Add diverse experience as a clinician, health plan executive, and consultant to his current role as vice president and medical director at McKesson Corp. and David Nace, MD, is able to take a broad view of the value of the patient-centered medical home. Vice chairman of the Patient-Centered Primary Care Collaborative, he is involved in a wide range of efforts designed to promote the concept, which will be at the center of health care reform, he says. “You can’t have an accountable care system without strong, robust, contemporary primary care as its foundation.” Increased roles for pharmacists, behavioral care specialists, health educators, and health plan medical directors will also be hallmarks of a health system based in primary care, with opportunities and challenges all around.
“The ability to partner with a clinical network and to understand medical informatics will be critical for an insurer, and clinician executives will have a tremendous role to play,” Nace says. Before joining McKesson, Nace served as senior vice president and corporate medical director at UnitedHealth Group; vice president and chief medical officer at Aetna; and founding principal of Health Strategy Solutions, a benefit consulting company serving large employers. He has also served as medical director in a variety of health care organizations, including a company that offered employee assistance programs. In addition to his post at the PCPCC, he is on the board of directors for California’s Integration Healthcare Association. Nace earned his bachelor’s degree at the Philadelphia College of Pharmacy and Science and his medical degree at the University of Pittsburgh. He is board certified in psychiatry and neurology. He spoke recently with MANAGED CARE Editor John Marcille.
MANAGED CARE: When did you become interested in primary care?
DAVID NACE, MD: I started my training in family medicine, and at that time I became very disturbed about what I saw then as the future of primary care.
MC: What do you see now?
NACE: Countries that have rebuilt their health care systems with contemporary primary care as a foundation, such as Denmark and the Netherlands, have seen dramatic reductions in hospitalizations and more targeted use of specialists. We’re starting to see that in our pilots here.
MC: The Patient-Centered Primary Care Collaborative [PCPCC] that you are involved with is tracking 54 pilot projects for primary care medical homes. How many people are enrolled?
NACE: The ones listed on our Web site are primarily multipayer pilot programs in which one or more commercial payers are participating. They represent close to 5 million patients being served. Our executive committee has debated whether we should stop calling these pilot programs, because they are becoming a significant portion of the delivery system.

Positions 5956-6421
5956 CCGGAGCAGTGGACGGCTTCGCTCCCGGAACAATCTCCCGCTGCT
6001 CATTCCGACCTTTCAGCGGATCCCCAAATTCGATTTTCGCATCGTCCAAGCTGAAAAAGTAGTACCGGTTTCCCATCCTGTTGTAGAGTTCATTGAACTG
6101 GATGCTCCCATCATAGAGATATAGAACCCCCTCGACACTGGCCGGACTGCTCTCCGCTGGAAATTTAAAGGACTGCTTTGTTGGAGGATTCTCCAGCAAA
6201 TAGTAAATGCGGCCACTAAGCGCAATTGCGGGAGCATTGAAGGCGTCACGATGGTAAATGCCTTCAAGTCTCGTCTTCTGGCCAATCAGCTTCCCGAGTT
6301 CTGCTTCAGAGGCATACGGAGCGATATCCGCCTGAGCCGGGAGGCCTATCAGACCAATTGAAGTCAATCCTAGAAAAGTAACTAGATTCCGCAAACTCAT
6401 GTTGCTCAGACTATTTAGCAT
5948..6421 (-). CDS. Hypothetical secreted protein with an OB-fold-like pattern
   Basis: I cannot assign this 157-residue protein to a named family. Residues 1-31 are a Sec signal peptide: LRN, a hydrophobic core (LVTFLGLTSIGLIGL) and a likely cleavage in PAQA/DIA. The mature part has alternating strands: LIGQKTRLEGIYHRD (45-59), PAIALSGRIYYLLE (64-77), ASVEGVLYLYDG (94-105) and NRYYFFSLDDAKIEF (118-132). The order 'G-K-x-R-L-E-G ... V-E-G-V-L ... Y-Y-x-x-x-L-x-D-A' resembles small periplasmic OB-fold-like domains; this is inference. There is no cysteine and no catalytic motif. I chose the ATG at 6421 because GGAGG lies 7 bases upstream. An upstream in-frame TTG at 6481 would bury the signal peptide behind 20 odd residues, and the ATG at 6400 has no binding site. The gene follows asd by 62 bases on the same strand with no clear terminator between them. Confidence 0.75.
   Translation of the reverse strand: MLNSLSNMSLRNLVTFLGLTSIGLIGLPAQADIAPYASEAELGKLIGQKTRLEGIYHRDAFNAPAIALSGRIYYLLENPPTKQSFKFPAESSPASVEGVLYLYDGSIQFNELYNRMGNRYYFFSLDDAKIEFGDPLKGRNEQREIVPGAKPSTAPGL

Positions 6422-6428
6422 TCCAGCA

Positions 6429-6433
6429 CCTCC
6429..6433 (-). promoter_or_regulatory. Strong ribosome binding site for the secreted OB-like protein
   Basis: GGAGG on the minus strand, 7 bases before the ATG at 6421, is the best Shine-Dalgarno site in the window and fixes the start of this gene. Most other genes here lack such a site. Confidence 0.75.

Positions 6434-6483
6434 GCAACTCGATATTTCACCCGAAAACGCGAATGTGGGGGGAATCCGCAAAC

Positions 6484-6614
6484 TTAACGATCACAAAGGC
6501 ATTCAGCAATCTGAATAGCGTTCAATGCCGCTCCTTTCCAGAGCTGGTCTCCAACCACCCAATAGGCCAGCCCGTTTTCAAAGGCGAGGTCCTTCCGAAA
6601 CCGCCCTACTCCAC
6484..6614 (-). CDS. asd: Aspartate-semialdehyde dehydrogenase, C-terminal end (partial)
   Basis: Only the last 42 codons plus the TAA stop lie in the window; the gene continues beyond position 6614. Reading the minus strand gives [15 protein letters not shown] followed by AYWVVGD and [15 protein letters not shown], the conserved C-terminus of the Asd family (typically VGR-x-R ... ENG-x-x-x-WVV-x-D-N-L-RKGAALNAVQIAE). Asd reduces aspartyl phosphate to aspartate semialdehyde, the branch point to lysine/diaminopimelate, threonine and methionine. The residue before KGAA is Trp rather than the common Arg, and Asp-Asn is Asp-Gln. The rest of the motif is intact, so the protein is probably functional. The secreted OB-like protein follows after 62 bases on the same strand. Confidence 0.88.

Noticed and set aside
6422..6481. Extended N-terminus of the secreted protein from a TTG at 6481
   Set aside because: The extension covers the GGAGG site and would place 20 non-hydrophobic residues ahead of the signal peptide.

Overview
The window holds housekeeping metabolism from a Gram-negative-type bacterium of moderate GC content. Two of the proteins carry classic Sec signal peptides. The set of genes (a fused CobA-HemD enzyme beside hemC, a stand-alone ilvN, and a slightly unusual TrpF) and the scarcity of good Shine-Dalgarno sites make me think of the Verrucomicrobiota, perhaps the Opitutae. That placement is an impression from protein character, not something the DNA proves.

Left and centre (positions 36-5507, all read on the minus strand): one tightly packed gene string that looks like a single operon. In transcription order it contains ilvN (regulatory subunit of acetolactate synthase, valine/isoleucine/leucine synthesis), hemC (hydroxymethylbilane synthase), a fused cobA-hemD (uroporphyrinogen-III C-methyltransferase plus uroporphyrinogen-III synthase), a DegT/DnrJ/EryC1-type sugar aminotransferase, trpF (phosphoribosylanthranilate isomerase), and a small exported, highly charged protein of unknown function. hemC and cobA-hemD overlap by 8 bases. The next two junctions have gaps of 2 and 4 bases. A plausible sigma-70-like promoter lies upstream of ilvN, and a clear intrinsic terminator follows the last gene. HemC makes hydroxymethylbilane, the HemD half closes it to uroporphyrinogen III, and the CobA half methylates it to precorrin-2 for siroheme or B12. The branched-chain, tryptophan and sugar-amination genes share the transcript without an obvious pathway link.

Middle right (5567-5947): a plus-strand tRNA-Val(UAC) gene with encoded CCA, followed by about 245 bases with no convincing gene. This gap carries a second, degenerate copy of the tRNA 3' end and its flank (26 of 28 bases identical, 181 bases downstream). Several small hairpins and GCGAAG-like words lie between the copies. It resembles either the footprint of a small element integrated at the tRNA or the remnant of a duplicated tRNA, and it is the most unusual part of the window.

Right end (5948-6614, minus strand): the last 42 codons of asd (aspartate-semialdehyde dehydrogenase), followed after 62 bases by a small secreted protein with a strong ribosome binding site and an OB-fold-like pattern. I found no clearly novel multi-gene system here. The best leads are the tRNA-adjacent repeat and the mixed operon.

MC: What have been the aggregate results? Anything surprising?
NACE: They have been tremendously successful, with fairly common results across them. We’ve seen decreases in emergency room visits; decreases in hospitalizations; and in many cases, decreases in outpatient visits per person. The pilot programs are supported by a payment system that doesn’t require a face-to-face visit to be reimbursed, so many practices are using alternative methods of contact — telephone, secure e-mail, even home visits. We are also seeing improvements in access to care and to satisfaction for the patients and their families because of that improved access. We see better adherence to evidence-based medicine guidelines, particularly around diabetes and asthma, and improvements in preventative care.
MC: What has been the overall effect on cost?
NACE: We are seeing a reduction in total costs as a result of all of these things. The average is about 5 percent within a year or two of implementing the medical home program.
MC: Is the hope that these reductions will become greater as the programs mature?
NACE: We don’t know. This is a work in progress.
MC: They are getting similar results, but are all of the medical home programs starting to look the same?
NACE: This is still more along the lines of 1,000 candles burning. The medical home is a set of principles, and people are adhering to those principles and evolving. Some organizations, like the NCQA, have worked with PCPCC very closely in constructing an on-ramp or escalator for how a practice and a payer can evolve according to these principles, because it’s a lot to take on all at once. No one really knows where this journey is going to end, but there’s a clear direction of where this ship is sailing.
MC: Payments are evolving in a similar way?